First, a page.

Tuesday, September 4, 2012

Mediation vs. Litigation


Mediation vs. Litigation

I am a proponent of mediation as an alternative to a jury trial for civil suits. Only about 2 % of the suits filed in the USA actually proceed to trial. It should probably be less than 2%, but people can be greedy or represented by irresponsible lawyers or in probably less than 1% of the cases, there is a genuine question of fact.

With regard to trusting the jury system I have just two words – Casey Anthony. Unfortunately, many jurors in the criminal justice world misunderstand the concept of “beyond of reasonable doubt” to mean no doubt what-so-ever.  And, with the civil justice system, which awards money for alleged negligence on the part of a defendant, sympathy often takes precedence over the law. There is also the mistaken belief that some must be responsible for an injury. Few consider that the injured party could actually be responsible for his or her own injuries.

For the last 32 years I’ve work in the insurance industry as a claims representative who investigate, evaluates, and negotiates resolutions of injury claims. While the insurance industry, in general, has an unsavory reputation, in most cases that is unjust and ill founded. The insurers I’ve worked for over the years have always advocated doing the right thing and negotiating fair and equitable settlements of cases that are owed. But, in many cases, nothing is owed. Settlements are predicated upon the experience that juries cannot be trusted. 

That is where a good mediator can make a difference. The optimum resolution for mediation is one in which neither party walks away feeling victorious.  Successful mediators point out to all sides the risks of proceeding to a trial. Most mediators are retired judges who have spent years on the bench and have seen every possible outcome. I can assure you that truth is more bizarre than fiction.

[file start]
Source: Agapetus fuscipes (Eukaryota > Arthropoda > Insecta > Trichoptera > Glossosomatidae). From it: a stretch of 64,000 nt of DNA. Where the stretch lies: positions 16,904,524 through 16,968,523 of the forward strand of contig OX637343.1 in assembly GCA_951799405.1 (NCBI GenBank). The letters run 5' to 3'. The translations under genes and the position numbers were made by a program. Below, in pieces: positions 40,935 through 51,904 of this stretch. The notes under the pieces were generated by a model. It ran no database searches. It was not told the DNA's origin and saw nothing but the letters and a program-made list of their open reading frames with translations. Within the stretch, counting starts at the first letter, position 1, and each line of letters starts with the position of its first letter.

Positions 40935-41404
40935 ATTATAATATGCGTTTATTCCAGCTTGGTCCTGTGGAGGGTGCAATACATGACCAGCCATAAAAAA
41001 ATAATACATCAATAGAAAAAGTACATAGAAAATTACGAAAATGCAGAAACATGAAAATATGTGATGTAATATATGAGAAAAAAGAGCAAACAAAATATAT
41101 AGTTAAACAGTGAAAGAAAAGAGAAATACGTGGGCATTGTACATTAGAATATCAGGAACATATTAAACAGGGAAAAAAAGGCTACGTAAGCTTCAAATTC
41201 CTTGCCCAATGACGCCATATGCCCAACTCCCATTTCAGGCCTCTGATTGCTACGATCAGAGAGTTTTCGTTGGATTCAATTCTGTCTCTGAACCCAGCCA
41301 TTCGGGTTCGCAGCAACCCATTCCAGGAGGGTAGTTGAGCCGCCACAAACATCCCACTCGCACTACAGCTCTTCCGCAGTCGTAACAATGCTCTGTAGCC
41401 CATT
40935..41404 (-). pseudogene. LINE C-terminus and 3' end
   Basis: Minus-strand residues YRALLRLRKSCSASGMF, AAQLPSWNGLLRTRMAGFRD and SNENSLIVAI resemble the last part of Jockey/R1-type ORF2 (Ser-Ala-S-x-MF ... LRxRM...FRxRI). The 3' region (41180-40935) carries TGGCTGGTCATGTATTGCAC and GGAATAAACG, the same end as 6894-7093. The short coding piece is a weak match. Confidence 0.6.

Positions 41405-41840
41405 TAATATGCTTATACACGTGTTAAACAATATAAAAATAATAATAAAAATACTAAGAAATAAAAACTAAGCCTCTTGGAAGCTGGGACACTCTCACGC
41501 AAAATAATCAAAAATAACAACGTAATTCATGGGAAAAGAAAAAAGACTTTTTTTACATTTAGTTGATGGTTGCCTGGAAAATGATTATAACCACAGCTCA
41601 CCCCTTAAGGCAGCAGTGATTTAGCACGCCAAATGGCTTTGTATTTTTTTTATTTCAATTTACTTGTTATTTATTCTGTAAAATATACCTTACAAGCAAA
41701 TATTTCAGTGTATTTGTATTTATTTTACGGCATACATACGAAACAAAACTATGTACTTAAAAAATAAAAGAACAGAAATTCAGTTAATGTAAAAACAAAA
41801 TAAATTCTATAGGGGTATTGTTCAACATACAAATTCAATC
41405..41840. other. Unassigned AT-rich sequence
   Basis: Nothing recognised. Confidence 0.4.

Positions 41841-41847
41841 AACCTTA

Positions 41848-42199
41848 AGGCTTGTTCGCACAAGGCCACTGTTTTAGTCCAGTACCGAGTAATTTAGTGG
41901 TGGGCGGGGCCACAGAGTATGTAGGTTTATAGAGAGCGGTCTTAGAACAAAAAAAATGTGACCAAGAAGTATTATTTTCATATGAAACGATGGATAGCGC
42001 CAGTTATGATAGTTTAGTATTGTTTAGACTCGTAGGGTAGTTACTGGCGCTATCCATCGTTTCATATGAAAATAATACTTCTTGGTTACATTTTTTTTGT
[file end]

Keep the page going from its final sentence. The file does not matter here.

On any given day, anything can happen. It can come down to the fact that one juror doesn’t like the color of somebody’s socks. The legal factors often have no or little impact on the ultimate result. It is gamesmanship, bluffing, how the evidence is presented, the personalities of the persons involved, latent bias a juror may have, empathy, sympathy, and yes, the color of somebody’s socks.

That is why mediation is beneficial. It gives all of the parties involved some control in the outcome – which is always preferential to allowing unknown third parties the right to make that decision.

If you are every involved in litigation, I would urge you to consider mediation as an alternative to proceeding to trial and risking an untenable result – no matter what your role.
There was an error in this gadget